EDEN PRAIRIE, Minn. -- As the Vikings sit at 1-5, going through what amounts to an open audition at the quarterback position and all but out of hope for a second straight playoff berth, it's easy to forget how different things would be if not for a pair of fourth-quarter comebacks in September.
In back-to-back games, the Vikings were on the verge of victory when they allowed a pair of last-minute touchdown passes -- by Jay Cutler on Sept. 15 and Brian Hoyer on Sept. 22 -- that led to the Chicago Bears' and Cleveland Browns' wins over Minnesota. Those losses dropped the Vikings to 0-3, and might have sucked the life out of a season that began with high expectations.
That's apparently been going on throughout the NFL this season. Twenty-nine of the 107 games in the league so far this season have been decided by a fourth-quarter comeback, representing 27.1 percent of the outcomes. That's the second-highest percentage of games decided by a fourth-quarter comeback since the merger in 1970, trailing only the 1989 season, during which 31.3 percent of games changed hands late.
Had the Vikings won those games in Weeks 2 and 3, they'd be sitting at 3-3 right now, trying to send the NFC North into a virtual four-way tie with a win over the Green Bay Packers on Sunday. Instead, they're 1-5, possibly headed toward major organizational changes.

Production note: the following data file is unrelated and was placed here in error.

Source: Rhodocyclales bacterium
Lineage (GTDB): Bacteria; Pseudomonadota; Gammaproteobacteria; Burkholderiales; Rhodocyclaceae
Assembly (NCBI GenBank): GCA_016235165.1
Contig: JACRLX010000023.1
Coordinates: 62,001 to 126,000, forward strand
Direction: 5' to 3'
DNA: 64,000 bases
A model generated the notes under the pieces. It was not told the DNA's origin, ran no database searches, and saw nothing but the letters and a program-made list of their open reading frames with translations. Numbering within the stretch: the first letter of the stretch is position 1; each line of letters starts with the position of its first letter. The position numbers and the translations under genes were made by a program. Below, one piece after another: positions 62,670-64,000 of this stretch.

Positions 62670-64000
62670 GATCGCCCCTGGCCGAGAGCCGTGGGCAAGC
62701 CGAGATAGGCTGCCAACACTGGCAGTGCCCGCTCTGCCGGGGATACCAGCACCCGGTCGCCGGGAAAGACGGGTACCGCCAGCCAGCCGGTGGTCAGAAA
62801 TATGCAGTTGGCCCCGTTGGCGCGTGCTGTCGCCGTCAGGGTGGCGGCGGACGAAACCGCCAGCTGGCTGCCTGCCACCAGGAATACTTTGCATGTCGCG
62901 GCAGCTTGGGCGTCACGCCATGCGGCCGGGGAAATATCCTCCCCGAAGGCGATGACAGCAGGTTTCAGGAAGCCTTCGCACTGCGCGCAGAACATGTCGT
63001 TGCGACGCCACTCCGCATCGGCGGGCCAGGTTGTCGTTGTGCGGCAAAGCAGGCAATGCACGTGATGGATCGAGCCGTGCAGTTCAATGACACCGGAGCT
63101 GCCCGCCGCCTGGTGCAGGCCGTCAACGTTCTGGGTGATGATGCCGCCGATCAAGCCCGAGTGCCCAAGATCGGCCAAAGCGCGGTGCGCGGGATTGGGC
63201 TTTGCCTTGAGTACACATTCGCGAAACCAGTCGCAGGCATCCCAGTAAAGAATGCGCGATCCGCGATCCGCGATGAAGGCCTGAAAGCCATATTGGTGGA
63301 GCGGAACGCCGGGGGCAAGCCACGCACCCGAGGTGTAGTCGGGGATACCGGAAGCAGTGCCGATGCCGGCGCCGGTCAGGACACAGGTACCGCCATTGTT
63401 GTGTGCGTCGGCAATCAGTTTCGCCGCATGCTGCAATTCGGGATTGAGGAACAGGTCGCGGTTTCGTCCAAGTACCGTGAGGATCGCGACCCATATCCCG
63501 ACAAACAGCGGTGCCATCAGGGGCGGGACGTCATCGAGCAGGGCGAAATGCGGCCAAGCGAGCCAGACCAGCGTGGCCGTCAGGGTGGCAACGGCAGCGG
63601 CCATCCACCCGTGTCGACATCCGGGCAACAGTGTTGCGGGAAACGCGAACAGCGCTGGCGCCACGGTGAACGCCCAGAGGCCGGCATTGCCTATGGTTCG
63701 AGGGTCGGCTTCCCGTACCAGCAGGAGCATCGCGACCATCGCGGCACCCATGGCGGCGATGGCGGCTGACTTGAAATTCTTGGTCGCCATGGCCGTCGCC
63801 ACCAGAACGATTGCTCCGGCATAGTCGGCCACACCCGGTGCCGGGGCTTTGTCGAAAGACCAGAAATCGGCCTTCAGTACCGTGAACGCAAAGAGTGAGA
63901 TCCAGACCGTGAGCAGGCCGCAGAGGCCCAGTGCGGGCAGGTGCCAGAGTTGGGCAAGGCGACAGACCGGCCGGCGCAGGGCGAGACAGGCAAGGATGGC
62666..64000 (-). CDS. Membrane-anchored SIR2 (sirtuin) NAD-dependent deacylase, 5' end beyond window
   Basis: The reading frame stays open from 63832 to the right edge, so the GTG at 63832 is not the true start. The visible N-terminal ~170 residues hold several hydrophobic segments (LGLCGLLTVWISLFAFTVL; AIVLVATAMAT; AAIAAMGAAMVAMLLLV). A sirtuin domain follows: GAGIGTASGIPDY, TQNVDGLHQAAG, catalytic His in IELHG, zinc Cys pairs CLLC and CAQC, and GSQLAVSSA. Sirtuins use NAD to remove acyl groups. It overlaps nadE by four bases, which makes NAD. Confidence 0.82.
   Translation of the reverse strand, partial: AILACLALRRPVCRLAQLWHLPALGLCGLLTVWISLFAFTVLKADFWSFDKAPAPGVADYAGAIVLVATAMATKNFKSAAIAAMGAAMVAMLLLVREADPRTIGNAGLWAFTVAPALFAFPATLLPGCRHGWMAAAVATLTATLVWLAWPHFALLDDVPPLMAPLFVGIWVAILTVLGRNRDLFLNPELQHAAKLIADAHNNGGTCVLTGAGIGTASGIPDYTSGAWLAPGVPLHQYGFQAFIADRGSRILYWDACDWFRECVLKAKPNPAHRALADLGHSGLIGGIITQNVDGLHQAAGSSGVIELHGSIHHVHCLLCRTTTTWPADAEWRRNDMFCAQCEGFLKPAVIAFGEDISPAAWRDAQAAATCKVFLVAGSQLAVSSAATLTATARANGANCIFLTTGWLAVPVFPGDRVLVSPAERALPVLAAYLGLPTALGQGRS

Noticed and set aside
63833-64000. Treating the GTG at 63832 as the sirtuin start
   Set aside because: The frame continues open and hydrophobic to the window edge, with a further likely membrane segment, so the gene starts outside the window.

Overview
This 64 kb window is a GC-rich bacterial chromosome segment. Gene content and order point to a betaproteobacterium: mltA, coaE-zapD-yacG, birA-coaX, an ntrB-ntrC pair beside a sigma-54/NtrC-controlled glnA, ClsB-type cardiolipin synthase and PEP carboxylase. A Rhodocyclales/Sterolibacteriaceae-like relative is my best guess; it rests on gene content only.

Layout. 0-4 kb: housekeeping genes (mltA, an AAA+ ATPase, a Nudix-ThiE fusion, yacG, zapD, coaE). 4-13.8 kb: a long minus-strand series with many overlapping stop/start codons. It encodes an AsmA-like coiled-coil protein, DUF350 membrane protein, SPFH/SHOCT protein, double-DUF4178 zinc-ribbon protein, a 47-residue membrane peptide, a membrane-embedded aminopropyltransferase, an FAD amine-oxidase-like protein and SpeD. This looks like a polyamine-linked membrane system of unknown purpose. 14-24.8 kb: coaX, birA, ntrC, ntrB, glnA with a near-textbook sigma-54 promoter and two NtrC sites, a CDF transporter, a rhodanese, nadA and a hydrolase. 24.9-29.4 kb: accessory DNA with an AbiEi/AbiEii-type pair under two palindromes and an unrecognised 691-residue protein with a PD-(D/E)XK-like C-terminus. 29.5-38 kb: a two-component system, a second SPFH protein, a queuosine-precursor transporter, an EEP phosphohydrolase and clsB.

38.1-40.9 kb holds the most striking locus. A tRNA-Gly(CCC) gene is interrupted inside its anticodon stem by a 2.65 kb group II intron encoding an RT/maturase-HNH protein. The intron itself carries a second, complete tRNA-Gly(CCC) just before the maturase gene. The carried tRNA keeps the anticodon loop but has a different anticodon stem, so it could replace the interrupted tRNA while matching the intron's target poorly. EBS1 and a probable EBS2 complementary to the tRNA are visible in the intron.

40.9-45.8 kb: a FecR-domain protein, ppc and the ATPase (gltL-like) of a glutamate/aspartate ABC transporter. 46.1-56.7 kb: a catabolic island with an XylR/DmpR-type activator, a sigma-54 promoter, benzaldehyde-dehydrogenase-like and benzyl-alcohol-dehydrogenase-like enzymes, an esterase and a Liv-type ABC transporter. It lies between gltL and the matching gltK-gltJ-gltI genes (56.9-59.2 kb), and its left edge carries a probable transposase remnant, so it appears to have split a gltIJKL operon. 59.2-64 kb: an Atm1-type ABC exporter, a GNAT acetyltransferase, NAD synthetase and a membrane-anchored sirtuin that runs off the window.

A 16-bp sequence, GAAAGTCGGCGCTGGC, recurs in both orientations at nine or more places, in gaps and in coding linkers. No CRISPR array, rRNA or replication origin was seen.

It's a sobering reminder of how thin the difference is between NFL teams -- and thus how small the margin for error is -- in 2013. If the Vikings had won those two games, it's tantalizing to think about what effect it would have had on the direction at quarterback, the future of the coaching staff and the team's morale as a whole. But defensive breakdowns also were to blame in both of those losses, and if there's been an indictment of coach Leslie Frazier this season, it's how discombobulated the Vikings have looked on defense, particularly in the secondary. Frazier was a cornerback for the Bears' Super Bowl team in 1985, and he coached defensive backs with Alan Williams on the Colts' Super Bowl team in 2006 before both joined Minnesota as defensive coordinators.
The Vikings' issues at quarterback are a prominent source of problems, but in a pass-heavy league, so are Minnesota's flaws in the secondary. The coaches didn't put the roster together -- in fact, Frazier led the charge to bring Antoine Winfield back after the Vikings cut him in March -- but communication problems are and should be preventable. And for the Vikings, defensive issues on last-minute drives are a big reason why they're 1-5, not 3-3.